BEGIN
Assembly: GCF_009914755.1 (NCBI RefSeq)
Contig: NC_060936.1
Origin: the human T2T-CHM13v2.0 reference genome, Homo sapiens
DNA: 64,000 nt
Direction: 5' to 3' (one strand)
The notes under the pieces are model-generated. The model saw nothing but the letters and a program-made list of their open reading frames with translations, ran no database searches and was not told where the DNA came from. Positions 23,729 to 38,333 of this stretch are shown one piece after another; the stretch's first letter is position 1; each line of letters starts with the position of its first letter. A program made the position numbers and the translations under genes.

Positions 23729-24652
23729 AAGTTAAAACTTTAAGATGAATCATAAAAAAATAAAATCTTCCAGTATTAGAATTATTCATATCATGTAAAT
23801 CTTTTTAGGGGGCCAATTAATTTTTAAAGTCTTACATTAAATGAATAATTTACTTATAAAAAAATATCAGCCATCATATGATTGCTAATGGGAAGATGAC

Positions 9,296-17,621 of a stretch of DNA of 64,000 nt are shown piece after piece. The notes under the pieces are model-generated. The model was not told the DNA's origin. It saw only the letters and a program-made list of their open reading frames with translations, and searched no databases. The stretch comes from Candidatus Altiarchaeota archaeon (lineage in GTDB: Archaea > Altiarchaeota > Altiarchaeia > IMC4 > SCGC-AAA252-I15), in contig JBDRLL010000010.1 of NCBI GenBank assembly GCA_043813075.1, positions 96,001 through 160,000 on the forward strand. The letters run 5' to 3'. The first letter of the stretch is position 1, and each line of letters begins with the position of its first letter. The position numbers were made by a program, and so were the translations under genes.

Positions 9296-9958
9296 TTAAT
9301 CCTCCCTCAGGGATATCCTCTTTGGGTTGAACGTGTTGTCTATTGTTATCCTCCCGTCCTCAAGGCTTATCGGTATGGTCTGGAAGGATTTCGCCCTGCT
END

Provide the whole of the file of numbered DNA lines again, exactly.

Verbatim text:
Assembly: GCF_009914755.1 (NCBI RefSeq)
Contig: NC_060936.1
Origin: the human T2T-CHM13v2.0 reference genome, Homo sapiens
DNA: 64,000 nt
Direction: 5' to 3' (one strand)
The notes under the pieces are model-generated. The model saw nothing but the letters and a program-made list of their open reading frames with translations, ran no database searches and was not told where the DNA came from. Positions 23,729 to 38,333 of this stretch are shown one piece after another; the stretch's first letter is position 1; each line of letters starts with the position of its first letter. A program made the position numbers and the translations under genes.

Positions 23729-24652
23729 AAGTTAAAACTTTAAGATGAATCATAAAAAAATAAAATCTTCCAGTATTAGAATTATTCATATCATGTAAAT
23801 CTTTTTAGGGGGCCAATTAATTTTTAAAGTCTTACATTAAATGAATAATTTACTTATAAAAAAATATCAGCCATCATATGATTGCTAATGGGAAGATGAC

Positions 9,296-17,621 of a stretch of DNA of 64,000 nt are shown piece after piece. The notes under the pieces are model-generated. The model was not told the DNA's origin. It saw only the letters and a program-made list of their open reading frames with translations, and searched no databases. The stretch comes from Candidatus Altiarchaeota archaeon (lineage in GTDB: Archaea > Altiarchaeota > Altiarchaeia > IMC4 > SCGC-AAA252-I15), in contig JBDRLL010000010.1 of NCBI GenBank assembly GCA_043813075.1, positions 96,001 through 160,000 on the forward strand. The letters run 5' to 3'. The first letter of the stretch is position 1, and each line of letters begins with the position of its first letter. The position numbers were made by a program, and so were the translations under genes.

Positions 9296-9958
9296 TTAAT
9301 CCTCCCTCAGGGATATCCTCTTTGGGTTGAACGTGTTGTCTATTGTTATCCTCCCGTCCTCAAGGCTTATCGGTATGGTCTGGAAGGATTTCGCCCTGCT